Science may never come up with a better office communication system than the coffee break. // Earl Wilson

I like coffee. I like the idea of coffee. I like the idea of the “let’s grab a cup of coffee sometime”. Coffee shops can sometimes create my entertainment for the day. And sometimes they give us a reason to be with ourselves. I walked in to one earlier this week for a mid afternoon reassurance and every single table was occupied by one person. On other occasions, the usually dimly-lit, brick building is littered with an ensemble of people.

You have those attempting to be studious — the iPods might be in, the books are stacked, every chord and charger strung together that will take an hour to untangle. The writers, those taking a moment to be with themselves, looking at their empty pages, thinking that this brick building will be their muse. The readers, with books ranging from Dracula to the Empire Strikes Back to a student’s guide to Aristotle. There are newspapers piled up under the table with the eclectic mismatched chairs like props on a set.

The real housewives who sit and gossip about everyone but themselves, ending with “girl” or “hun” with laughs and “I swear” sprinkled throughout. The moms that ask about the sugar content in their extra hot skinny latte with cinnamon syrup. High pitched with a slight twang of upper-class, gushing over their own kids. And these kids. These kids are not having it. This girl wants to be a kid. Then she turns to her mom and insists that she wants an iPad for Christmas. I think she’s eight.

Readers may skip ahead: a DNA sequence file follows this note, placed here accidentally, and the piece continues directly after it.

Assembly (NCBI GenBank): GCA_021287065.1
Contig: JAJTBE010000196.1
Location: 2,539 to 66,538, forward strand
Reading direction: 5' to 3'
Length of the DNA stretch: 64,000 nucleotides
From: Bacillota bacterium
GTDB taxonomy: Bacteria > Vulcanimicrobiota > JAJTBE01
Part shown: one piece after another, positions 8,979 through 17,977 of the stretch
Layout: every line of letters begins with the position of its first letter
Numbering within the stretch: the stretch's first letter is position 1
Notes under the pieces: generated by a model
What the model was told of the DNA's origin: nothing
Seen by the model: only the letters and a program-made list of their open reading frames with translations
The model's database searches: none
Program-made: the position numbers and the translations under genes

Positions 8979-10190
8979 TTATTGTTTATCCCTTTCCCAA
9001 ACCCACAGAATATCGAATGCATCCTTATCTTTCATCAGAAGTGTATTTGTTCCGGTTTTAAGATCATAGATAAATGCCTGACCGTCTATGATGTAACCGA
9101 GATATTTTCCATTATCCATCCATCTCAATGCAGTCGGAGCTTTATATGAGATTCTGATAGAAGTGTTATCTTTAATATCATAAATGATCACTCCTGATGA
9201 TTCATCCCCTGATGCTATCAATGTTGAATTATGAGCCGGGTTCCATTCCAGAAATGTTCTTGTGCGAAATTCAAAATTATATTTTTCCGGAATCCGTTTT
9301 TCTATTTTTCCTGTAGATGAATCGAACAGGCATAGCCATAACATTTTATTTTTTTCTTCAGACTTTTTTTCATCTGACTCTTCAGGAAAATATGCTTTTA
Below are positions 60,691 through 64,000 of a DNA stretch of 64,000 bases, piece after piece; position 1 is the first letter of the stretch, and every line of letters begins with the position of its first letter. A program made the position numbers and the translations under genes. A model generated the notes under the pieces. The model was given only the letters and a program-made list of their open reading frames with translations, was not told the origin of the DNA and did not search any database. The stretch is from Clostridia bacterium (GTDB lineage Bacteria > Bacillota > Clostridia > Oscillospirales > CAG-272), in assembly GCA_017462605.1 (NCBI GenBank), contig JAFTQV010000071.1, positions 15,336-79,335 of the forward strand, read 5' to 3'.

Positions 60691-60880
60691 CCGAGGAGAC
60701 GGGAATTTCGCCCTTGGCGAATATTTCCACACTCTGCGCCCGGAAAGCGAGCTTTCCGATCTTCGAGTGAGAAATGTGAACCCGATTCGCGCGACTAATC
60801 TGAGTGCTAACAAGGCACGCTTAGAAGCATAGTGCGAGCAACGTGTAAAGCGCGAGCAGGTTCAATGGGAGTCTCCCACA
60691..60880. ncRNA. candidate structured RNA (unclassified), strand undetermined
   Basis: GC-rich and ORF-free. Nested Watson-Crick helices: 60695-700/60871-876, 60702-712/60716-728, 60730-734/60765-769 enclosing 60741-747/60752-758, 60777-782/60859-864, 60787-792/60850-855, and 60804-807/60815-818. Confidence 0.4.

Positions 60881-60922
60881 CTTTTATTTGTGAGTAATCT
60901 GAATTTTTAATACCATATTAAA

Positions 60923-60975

The kids that are too smart for their own good, talking about the ginger beer brought back to him from an aunt who studied abroad in Scotland. I think he’s eight. 

He’s got the “dude dad” — the let’s talk about Fear and Loathing in Las Vegas, I ride my bike to work, drink tea in a coffee shop dad. The young, scruffy hipster dad who moonlights as an LA writer and all I think about is, “Why are you in Orange County, Mr. Larkin?”

He kind of pauses and looks in my general direction. Dude, do you know I’m writing about you?

The older gentlemen, PCs out and running, looking like they are doing some kind of business work that seems very important. Are they on their lunch break? This is a real time commitment.

One last thing: the soundtrack. Sometimes they’re a punch right in the angst, tortured artist, soulful gut, but sometimes it’s Death Cab for Cutie. And those Death Cab for Cutie songs need to go. “I Will Follow You Into the Dark” starts playing like some taunting playlist tracked by Seth Cohen himself. 


Absorbed in these observations, I realize there is no music coming out of my headphones because this course in people watching is way more interesting. But then I remembered a gem of a song I’ve been hooked on lately and flip the switch on my own soundtrack.

This idea of the coffee shop puts me at ease as I tackle my writing project of a profile series of people watching. Or people meeting. People…something. I always think about those connections with people that we want to affect us but it’s just part of our routine, seamlessly blended into something as simple as grabbing a coffee. Because I can just ask these people to grab a coffee. And you know, have semi-successful human interactions with people I already interact with on a daily basis — connecting with the bookseller, the barista, the guy who sells you your records, a friend you want to hang out with more.


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